Israeli Women Making Fewer Strides on the Job Than in Education

They’ve achieved equality in education but not in political and economic power, say researchers for the Gender Index.

Yarden Skop
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According to entrepreneurs Michal Tsur and Leah Belsky of Kaltura, women in start-ups can balance home and family.
According to entrepreneurs Michal Tsur and Leah Belsky of Kaltura, women in start-ups can balance home and family.Credit: Bloomberg
Yarden Skop
Yarden Skop

Although Israeli women have made great strides over the past two decades in acquiring higher education, they have not closed the gap in terms of salary, workforce participation or entry into traditionally male professions or top executive positions, according to Israel’s Gender Index.

In 1995, 15.5 percent of Israeli men had at least 16 years of schooling, which usually meant they had earned an academic degree. This compared with only 12 percent of women.

By 2013, a quarter of both men and women had obtained 16 years of schooling, according to the index, a project of the Center for the Advancement of Women in the Public Sphere, which is part of the Van Leer Jerusalem Institute.

The progress in education, however, was not always translating on the job.

“Women are acquiring human capital to integrate into the public arena, but they are not successfully translating this into workforce achievement or a narrowing of the gaps in political and economic power,” Gender Index researchers said in a statement. “They are encountering structural and cultural obstacles that make it difficult to do this.”

According to Dr. Hagar Tzameret Kertcher, the developer of the index, “The belief that if we study and work hard we will succeed has been smashed. Higher education has become less significant to advancement and reaching senior positions. There’s a sort of covenant between us and the state that we can achieve everything and get the same terms in the workforce if we move along some track, but we see that opportunities for women are not equal.”

The index has been measuring gender inequality from 2004, and its most recent available statistics are for 2013. To measure inequality, it examines education, the workforce, occupational segregation, poverty, power, family status, violence against women and health issues. Within each area several metrics are measured, with their number growing annually.

The general index shows that between 2004 and 2007 gender inequality worsened, while between 2010 and 2013 it narrowed. Aside from the fields of education and occupational segregation, which are showing increasing inequality, all other areas have been stable or improved during these years.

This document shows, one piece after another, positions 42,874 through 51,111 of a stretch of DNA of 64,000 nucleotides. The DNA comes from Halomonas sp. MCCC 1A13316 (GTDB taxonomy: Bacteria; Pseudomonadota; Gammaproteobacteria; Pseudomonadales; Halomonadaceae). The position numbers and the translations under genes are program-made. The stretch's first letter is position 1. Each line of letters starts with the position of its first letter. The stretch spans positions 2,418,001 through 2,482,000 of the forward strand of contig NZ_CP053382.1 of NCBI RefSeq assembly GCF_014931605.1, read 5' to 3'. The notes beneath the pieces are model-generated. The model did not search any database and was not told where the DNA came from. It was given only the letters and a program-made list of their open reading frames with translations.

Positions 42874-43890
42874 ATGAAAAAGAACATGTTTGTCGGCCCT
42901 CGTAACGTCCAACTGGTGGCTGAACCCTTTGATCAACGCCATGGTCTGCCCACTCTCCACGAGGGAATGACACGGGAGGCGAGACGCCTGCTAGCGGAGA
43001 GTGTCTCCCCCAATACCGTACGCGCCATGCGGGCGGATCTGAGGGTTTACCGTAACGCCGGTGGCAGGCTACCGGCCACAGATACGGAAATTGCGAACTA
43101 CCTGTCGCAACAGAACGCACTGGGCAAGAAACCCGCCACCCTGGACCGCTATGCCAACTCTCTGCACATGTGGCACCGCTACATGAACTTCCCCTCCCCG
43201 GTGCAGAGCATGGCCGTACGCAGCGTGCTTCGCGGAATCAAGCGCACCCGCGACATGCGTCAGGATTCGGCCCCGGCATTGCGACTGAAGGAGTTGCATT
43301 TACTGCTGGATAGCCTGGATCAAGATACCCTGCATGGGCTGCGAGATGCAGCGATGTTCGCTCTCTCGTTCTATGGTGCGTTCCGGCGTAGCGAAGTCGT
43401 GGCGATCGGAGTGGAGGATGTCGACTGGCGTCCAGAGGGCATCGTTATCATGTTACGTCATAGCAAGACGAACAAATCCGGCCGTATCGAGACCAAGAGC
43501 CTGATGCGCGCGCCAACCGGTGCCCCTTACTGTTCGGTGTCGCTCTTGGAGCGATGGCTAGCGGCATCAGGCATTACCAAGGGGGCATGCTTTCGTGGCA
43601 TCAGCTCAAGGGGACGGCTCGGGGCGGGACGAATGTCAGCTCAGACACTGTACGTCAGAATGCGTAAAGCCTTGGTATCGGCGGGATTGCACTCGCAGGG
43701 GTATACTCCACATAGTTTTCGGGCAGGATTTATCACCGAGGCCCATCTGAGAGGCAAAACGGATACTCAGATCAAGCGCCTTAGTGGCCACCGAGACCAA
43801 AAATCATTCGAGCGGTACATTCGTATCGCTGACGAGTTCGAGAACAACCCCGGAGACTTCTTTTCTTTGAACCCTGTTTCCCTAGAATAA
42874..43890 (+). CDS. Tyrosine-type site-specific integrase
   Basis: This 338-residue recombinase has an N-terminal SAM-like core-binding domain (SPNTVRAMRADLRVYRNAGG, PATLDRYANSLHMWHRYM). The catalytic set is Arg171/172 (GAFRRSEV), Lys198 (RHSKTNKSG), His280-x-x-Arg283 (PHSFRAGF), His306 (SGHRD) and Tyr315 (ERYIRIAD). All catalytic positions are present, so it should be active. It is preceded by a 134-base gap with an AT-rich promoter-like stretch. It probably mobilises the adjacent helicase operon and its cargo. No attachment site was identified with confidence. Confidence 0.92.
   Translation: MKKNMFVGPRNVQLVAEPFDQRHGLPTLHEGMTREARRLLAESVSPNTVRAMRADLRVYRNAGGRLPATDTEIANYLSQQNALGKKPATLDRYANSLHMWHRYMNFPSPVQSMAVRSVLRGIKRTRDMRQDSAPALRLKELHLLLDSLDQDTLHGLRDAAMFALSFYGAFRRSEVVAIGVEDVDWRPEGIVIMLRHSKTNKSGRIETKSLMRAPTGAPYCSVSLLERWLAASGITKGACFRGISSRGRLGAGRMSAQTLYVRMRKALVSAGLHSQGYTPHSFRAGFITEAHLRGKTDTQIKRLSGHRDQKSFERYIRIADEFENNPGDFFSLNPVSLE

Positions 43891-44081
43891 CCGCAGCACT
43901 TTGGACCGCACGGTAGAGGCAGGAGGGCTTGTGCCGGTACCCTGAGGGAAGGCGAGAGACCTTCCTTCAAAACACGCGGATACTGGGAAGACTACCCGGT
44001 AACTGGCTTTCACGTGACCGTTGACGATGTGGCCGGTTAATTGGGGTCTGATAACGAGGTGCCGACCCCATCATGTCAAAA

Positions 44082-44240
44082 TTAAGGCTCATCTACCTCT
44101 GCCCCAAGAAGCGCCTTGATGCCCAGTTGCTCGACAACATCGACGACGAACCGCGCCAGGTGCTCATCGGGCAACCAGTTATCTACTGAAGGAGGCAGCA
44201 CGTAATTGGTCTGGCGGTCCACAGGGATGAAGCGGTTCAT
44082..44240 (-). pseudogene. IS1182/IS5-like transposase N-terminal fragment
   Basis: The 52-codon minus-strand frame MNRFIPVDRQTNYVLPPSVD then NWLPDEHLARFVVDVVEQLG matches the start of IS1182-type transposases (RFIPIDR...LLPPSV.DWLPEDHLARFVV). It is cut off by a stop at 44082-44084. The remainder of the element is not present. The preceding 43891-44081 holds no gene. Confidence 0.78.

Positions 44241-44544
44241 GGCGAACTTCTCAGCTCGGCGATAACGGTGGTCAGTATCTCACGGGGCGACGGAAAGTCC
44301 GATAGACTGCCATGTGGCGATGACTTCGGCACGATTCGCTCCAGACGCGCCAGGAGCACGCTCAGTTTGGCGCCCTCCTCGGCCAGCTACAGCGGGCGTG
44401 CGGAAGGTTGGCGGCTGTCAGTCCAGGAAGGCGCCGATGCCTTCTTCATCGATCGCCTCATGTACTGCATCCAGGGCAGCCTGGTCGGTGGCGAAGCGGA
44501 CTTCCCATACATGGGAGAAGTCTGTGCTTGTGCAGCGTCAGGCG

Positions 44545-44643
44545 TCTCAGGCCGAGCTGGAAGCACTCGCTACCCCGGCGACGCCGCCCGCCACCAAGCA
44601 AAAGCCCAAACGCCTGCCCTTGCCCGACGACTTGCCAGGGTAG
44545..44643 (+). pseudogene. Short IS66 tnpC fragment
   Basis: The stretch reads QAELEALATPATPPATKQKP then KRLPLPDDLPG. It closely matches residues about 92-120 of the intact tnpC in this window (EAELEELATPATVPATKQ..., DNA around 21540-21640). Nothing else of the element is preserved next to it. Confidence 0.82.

Inequality has particularly narrowed in recent years concerning poverty, power and the Arab community. Still, there are concerns.

“This reduction was partly due to a general worsening of employment outlooks for men and women alike, not from an improvement in women’s situation,” the index’s editors note.

“Similarly, it must be said that despite the improvement, the depth of inequality in all the indexes remains high (59 percent), particularly in the power, workforce and occupational segregation indexes. These findings reflect the enormous challenge that we still face in promoting equality between women and men in Israel.”

One metric newly added to the index is how secure women feel compared to men when walking on the street. According to the study, 85 percent of men feel secure on the street, compared with 60 percent of women.

The index adds new parameters every year based on requests from the field and women’s organizations. “For example, regarding security when walking on the street, every woman knows that feeling of insecurity, but often she thinks that it’s a subjective, personal feeling,” Tzameret-Kertcher said.

“Measuring it numerically lets us insert into the discussion so-called personal experience that obstensibly can’t be quantified and determine whether women and men really do feel differently about being out in public.”

The index also tries to predict when there will be gender equality in the areas it studies if Israeli trends continue at the same pace. According to the current index, this will occur in 2097.

Along with Tzameret Kertcher, the Gender Index editors include Prof. Hanna Herzog, Prof. Naomi Chazan and Rona Brier Garb.

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